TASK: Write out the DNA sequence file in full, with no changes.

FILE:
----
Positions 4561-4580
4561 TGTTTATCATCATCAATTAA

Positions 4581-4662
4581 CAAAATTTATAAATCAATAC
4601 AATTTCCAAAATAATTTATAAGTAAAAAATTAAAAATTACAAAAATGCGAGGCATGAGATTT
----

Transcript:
Positions 4561-4580
4561 TGTTTATCATCATCAATTAA

Positions 4581-4662
4581 CAAAATTTATAAATCAATAC
4601 AATTTCCAAAATAATTTATAAGTAAAAAATTAAAAATTACAAAAATGCGAGGCATGAGATTT